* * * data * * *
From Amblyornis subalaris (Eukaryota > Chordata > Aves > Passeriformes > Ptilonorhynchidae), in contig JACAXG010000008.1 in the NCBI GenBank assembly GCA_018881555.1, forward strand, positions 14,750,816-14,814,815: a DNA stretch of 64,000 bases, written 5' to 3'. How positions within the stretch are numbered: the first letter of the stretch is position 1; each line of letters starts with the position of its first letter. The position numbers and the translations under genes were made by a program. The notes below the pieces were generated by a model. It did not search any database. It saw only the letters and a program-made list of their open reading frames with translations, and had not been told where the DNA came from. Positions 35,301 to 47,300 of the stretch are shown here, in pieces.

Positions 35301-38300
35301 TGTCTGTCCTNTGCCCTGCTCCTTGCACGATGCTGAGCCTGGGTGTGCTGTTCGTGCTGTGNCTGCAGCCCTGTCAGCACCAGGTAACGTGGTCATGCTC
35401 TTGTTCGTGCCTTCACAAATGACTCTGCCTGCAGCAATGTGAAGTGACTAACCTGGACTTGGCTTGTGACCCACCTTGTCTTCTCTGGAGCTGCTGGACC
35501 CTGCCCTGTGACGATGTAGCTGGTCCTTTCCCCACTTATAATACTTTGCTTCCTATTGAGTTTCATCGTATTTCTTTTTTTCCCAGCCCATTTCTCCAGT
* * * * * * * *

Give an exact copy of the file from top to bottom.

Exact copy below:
From Amblyornis subalaris (Eukaryota > Chordata > Aves > Passeriformes > Ptilonorhynchidae), in contig JACAXG010000008.1 in the NCBI GenBank assembly GCA_018881555.1, forward strand, positions 14,750,816-14,814,815: a DNA stretch of 64,000 bases, written 5' to 3'. How positions within the stretch are numbered: the first letter of the stretch is position 1; each line of letters starts with the position of its first letter. The position numbers and the translations under genes were made by a program. The notes below the pieces were generated by a model. It did not search any database. It saw only the letters and a program-made list of their open reading frames with translations, and had not been told where the DNA came from. Positions 35,301 to 47,300 of the stretch are shown here, in pieces.

Positions 35301-38300
35301 TGTCTGTCCTNTGCCCTGCTCCTTGCACGATGCTGAGCCTGGGTGTGCTGTTCGTGCTGTGNCTGCAGCCCTGTCAGCACCAGGTAACGTGGTCATGCTC
35401 TTGTTCGTGCCTTCACAAATGACTCTGCCTGCAGCAATGTGAAGTGACTAACCTGGACTTGGCTTGTGACCCACCTTGTCTTCTCTGGAGCTGCTGGACC
35501 CTGCCCTGTGACGATGTAGCTGGTCCTTTCCCCACTTATAATACTTTGCTTCCTATTGAGTTTCATCGTATTTCTTTTTTTCCCAGCCCATTTCTCCAGT